'Every boat has broken one of the struts, except Team SCA. It was quite evident that a broken strut resulted in a loss of performance – of maybe 1.5-2kts slower in some conditions. They help you to open up the slot between the main and the jib, as well as flatten the sails off and allow you to de-power more than we have every been able to do in the past.

'Overall it has been quite a sharp learning curve with the change to the one-design.

Angled keel pin makes for interesting surfing
'The other aspect that is quite new with these boats is that the keel pin, which the keel hinges off is set at 6 degrees of angle.

'As you rotate the keel to windward, the front of the fin lifts up – that helps the bow to lift out when you are sailing at the higher speeds, but also to create the lift it is creating drag.

'In the VMG running of the boats, it has been quite a big learning curve and how you use that stability taking into account the extra drag perspective.

'Most of the teams are starting to get on top of this, but it has taken a while.

'Then you have the other aspect that in heavier breeze as to how the boat reacts when you are sailing down the face of waves and the keel strut is generating lift.

'We have only done 30-32kts in heavy running conditions, but it is interesting to see how the keel reacts in those conditions.

'When you take off down a wave on the VO70’s they get going- and at times you would like to hold them back a bit. Because of the keel angle on the VO65’s the more lift it generates, the more drag it creates.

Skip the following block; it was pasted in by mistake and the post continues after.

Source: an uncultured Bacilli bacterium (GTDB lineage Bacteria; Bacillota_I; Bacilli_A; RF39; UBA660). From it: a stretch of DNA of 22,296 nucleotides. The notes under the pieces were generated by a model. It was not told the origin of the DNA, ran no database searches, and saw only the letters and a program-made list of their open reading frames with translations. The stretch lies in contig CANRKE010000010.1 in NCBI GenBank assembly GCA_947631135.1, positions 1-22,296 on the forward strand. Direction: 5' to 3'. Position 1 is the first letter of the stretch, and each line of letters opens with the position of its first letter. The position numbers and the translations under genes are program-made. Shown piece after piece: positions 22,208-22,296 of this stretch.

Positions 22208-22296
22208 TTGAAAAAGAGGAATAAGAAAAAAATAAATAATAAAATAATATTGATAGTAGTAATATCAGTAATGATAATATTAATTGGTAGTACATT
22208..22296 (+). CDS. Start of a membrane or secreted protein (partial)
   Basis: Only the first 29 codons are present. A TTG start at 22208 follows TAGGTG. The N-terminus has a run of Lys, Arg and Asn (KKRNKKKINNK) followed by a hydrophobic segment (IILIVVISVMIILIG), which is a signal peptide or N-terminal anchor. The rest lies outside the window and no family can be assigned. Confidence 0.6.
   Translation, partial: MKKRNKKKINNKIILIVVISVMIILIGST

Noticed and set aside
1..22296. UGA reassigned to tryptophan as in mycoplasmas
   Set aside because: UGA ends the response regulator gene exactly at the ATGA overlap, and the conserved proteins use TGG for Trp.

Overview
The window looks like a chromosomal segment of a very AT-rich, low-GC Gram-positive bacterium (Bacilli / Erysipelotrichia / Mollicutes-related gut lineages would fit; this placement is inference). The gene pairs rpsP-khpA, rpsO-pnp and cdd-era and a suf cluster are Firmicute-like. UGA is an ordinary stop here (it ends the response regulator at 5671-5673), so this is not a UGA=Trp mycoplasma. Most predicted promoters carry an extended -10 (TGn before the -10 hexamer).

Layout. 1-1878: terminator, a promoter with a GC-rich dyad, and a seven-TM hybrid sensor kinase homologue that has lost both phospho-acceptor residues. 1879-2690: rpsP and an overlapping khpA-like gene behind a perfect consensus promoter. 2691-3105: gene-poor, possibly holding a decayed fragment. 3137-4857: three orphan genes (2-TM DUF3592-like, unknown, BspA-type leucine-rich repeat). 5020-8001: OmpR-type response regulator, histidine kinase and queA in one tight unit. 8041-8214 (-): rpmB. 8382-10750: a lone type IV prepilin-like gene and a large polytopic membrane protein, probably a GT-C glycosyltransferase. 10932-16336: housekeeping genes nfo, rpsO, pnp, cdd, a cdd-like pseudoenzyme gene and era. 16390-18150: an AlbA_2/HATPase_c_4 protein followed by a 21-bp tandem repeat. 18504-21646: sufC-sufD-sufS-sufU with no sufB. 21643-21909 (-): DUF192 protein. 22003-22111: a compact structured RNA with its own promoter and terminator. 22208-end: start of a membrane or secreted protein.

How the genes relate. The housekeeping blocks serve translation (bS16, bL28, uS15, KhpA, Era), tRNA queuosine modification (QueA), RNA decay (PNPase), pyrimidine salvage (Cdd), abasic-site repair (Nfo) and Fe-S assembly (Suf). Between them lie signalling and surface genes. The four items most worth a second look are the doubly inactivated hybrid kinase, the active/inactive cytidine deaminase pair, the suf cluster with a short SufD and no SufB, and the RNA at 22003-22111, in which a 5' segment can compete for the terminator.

'You get to the stage when you are going down the wave when the bow is well out of the water, and you start to feel the boat riding on the fin. It is quite a weird feel. At first you think you should get the bow down. But that is often the wrong thing to do because you can crash down very hard into the next wave.

'Again it has been a big learning curve as to how the boat handles in the different conditions.

'It will be quite interesting when the boats leave Auckland and get into a real seaway to see how they go.

'The drag off the keel limits these boats in the top end of their performance. The best speed we have had out of Vestas Wind was about 32kts – but it is a real struggle to get them up over that because of the drag from the keel lift.

'With the VO70’s the best speed we ever saw, aboard Puma was 42.5kts. Abu Dhabi hit over 40kts last time.

'The Volvo 65 are never going to be faster than the Volvo 70, but there are some conditions in which they will be close to the VO70 performance. You would need to have very good conditions to see the Monohull 24 hour sailing record fall (currently at 596nm) in my view. It will not be an easy mark to beat.

'There is quite a difference in the way the boats perform. As an all round package the boats are probably a little easier to handle for the less-experienced crews in heavier conditions.

'It is the same with all new boats you – they may be different, but the same principles apply. As we did in the last race, and it will be the same at the end of this race. People will get to the end of the race and still be learning on how to mode the boat, to keep it going and how to sail it faster.

'You are always learning about how to get the best speed out of it.'

Zhik 2019 Choice of Champions - FOOTERRS Sailing 2019 - FooterNorth Sails 2019 - NSVictoryList - Footer